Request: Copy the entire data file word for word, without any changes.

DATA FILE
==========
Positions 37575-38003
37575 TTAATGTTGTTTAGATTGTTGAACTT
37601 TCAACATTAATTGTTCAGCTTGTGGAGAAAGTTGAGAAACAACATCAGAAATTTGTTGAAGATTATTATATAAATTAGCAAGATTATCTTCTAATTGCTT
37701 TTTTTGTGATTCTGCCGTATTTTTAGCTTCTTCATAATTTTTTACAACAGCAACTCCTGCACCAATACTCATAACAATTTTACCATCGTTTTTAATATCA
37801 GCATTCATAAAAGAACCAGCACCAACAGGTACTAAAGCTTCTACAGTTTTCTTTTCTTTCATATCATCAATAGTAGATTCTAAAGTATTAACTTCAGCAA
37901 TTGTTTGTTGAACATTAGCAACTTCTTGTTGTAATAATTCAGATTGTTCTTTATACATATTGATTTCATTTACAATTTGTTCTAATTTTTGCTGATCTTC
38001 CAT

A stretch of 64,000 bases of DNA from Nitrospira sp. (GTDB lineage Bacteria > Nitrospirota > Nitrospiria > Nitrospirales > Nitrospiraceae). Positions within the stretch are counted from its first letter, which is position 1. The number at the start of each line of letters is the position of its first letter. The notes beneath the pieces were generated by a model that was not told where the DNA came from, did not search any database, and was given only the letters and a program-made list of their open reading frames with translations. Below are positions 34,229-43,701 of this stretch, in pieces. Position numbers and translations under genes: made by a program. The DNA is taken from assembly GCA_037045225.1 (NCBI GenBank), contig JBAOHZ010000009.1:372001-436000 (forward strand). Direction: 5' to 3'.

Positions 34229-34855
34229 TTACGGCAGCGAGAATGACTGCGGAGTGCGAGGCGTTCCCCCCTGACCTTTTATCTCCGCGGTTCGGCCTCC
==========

Positions 37575-38003
37575 TTAATGTTGTTTAGATTGTTGAACTT
37601 TCAACATTAATTGTTCAGCTTGTGGAGAAAGTTGAGAAACAACATCAGAAATTTGTTGAAGATTATTATATAAATTAGCAAGATTATCTTCTAATTGCTT
37701 TTTTTGTGATTCTGCCGTATTTTTAGCTTCTTCATAATTTTTTACAACAGCAACTCCTGCACCAATACTCATAACAATTTTACCATCGTTTTTAATATCA
37801 GCATTCATAAAAGAACCAGCACCAACAGGTACTAAAGCTTCTACAGTTTTCTTTTCTTTCATATCATCAATAGTAGATTCTAAAGTATTAACTTCAGCAA
37901 TTGTTTGTTGAACATTAGCAACTTCTTGTTGTAATAATTCAGATTGTTCTTTATACATATTGATTTCATTTACAATTTGTTCTAATTTTTGCTGATCTTC
38001 CAT

A stretch of 64,000 bases of DNA from Nitrospira sp. (GTDB lineage Bacteria > Nitrospirota > Nitrospiria > Nitrospirales > Nitrospiraceae). Positions within the stretch are counted from its first letter, which is position 1. The number at the start of each line of letters is the position of its first letter. The notes beneath the pieces were generated by a model that was not told where the DNA came from, did not search any database, and was given only the letters and a program-made list of their open reading frames with translations. Below are positions 34,229-43,701 of this stretch, in pieces. Position numbers and translations under genes: made by a program. The DNA is taken from assembly GCA_037045225.1 (NCBI GenBank), contig JBAOHZ010000009.1:372001-436000 (forward strand). Direction: 5' to 3'.

Positions 34229-34855
34229 TTACGGCAGCGAGAATGACTGCGGAGTGCGAGGCGTTCCCCCCTGACCTTTTATCTCCGCGGTTCGGCCTCC